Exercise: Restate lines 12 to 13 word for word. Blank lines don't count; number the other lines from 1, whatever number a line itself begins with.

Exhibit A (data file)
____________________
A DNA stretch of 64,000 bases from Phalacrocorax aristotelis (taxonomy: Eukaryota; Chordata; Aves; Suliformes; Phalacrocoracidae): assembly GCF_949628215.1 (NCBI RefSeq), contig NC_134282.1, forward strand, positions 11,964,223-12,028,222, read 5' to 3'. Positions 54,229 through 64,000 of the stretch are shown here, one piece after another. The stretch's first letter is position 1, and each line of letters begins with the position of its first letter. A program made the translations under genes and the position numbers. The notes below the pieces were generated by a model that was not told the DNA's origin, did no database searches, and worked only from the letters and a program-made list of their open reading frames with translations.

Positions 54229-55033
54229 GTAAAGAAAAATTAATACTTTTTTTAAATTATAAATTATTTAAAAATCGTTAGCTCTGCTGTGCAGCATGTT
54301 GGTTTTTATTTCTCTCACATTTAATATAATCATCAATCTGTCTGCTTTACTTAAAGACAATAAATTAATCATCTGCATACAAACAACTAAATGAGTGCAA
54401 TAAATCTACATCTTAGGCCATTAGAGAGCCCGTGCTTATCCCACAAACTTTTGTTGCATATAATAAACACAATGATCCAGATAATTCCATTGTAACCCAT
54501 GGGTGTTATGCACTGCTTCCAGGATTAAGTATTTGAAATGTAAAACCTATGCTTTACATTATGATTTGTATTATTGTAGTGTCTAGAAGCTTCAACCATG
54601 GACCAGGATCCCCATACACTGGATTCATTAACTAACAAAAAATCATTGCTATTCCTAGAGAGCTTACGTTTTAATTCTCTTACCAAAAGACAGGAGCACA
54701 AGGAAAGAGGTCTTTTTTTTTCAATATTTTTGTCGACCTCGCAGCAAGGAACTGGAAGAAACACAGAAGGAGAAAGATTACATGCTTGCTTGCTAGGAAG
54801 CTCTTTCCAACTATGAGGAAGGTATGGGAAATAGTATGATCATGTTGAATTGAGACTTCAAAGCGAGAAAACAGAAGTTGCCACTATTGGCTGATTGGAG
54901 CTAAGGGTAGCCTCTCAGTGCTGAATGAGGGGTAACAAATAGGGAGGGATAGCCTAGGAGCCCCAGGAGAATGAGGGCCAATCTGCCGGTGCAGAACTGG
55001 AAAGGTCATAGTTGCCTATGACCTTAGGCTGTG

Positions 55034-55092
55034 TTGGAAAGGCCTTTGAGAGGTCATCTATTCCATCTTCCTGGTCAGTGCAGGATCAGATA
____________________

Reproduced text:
Positions 55034-55092
55034 TTGGAAAGGCCTTTGAGAGGTCATCTATTCCATCTTCCTGGTCAGTGCAGGATCAGATA